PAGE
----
Knot       \      |
              \     | Kite
               \    | Longeron
                \   |
                 \  |
                  \ |
                   \|
                    |
    [photo]
Tieing loop to bridle with Prusik Knot
If you cut the bridle line about 60cm long before tying it to the kite, the bridle point should be almost directly above the dihedral of the kite. The kite is very forgiving of this point and will fly well on a badly positioned bridle (important with kids).

Actually in a high wind I have found you could just attach the flying line directly to the cross spars and have it work reasonably well, but I recommend you use the above bridle arrangement, so it works in basically all winds.

Later the kite line can be attach with a "larks head" onto the loops 'stopper knot' (see flying below).

Attach a Tail

For a tail I prefer to use fluorescent surveyors tape for attaching to survey pegs. Your local hardware should stock it. A roll will provide enough tails for lots of kites and comes in a lot of different colors. They also look great. You could even use two different colors on the one kite. [photo]

Cut off a 3 meter length of plastic streamer and thread it behind the longeron spar of the diamond, twice, at roughly the center of the streamer. You do not need to tie a knot in the steamer, just loop it around the spar will hold it in place. (See photo left). [photo]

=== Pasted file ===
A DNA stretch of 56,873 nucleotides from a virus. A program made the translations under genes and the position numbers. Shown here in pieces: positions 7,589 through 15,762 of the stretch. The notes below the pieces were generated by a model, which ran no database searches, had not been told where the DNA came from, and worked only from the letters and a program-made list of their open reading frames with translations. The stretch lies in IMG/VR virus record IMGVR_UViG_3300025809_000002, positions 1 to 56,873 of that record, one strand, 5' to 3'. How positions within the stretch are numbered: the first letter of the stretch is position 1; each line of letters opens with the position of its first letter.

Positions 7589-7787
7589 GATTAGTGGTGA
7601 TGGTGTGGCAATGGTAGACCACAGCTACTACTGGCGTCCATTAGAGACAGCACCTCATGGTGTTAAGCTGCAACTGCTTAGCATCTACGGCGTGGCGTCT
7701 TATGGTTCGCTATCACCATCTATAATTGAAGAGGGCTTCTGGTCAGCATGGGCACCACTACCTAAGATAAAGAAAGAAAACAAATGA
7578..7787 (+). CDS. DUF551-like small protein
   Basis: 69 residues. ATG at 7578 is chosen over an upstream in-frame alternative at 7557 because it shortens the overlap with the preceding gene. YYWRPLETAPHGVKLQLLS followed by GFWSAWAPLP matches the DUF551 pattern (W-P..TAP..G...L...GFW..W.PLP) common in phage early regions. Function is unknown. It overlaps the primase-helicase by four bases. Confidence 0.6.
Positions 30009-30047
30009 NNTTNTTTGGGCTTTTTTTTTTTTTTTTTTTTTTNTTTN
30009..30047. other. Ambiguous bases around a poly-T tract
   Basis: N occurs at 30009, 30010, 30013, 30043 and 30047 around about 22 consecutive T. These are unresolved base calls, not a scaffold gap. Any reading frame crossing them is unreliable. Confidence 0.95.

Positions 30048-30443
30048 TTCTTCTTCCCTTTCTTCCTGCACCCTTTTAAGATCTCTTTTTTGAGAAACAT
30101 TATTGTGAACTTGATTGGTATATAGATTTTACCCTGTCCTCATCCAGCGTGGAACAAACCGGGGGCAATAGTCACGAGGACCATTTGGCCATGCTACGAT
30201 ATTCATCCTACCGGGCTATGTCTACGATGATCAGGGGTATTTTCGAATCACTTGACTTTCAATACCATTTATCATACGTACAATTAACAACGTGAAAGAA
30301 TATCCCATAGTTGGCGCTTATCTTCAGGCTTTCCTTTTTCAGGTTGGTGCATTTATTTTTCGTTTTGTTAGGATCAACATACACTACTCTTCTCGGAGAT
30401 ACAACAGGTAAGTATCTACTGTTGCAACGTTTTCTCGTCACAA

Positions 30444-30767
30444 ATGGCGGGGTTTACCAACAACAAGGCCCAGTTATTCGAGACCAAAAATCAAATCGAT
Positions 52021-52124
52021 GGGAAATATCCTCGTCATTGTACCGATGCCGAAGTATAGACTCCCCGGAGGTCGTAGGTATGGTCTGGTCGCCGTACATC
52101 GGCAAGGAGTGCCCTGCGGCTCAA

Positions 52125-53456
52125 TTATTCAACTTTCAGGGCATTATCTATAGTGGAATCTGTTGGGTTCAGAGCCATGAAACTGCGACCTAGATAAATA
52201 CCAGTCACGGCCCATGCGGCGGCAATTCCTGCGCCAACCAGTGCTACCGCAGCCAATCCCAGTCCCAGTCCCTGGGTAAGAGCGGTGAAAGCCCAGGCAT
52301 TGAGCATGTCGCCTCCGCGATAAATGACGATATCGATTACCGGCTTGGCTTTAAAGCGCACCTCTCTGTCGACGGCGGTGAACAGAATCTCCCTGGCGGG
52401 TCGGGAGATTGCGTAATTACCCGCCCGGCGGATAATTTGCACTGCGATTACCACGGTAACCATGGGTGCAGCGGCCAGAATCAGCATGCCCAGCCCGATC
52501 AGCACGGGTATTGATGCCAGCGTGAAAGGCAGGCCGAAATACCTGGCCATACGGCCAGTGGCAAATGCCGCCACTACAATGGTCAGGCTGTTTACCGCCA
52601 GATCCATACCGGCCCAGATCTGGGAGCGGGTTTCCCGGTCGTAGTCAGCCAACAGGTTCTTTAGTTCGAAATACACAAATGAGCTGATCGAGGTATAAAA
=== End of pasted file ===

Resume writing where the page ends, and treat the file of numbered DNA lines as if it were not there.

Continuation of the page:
This will give your kite a good 1.5 meter twin tail which will stabilise it.

Their are lots of other alturnatives however...

Take a bread bag, and cut off the bottom to make a long tube. Now put the tube on your left arm (right if left handed), and while holding the scissors just right you can have a partner slowly pull out a long streamer from the bag about 2cm (1 inch) wide. That is the one long streamer is cut from the bag going around and around in a helix.

Even longer tails can be made in the same way from a kitchen tidy bag or other garbage bags, but one bread bag is just the right length (and colourful) for these little diamond kites.

A simple solution for classrooms is to take a roll of crepe paper, and with a heavy pair of sissors, just cut of streamer from the end of the roll without unrolling it.

Chris Sandin emailed to say that an old VCR tape, that prehaps has been eaten up by the video player will provide lots of tails. He also suggested that you could ask at a video rental shops as they probably throw out a lot of damaged tapes.


Flying your New Kite

[photo] Tie a generous loop into the end of about 15 meters of that fish netting nylon line (add a small pull handle to tip of the loop), and larks head this to the stopper knot (see the Knots section above for more details).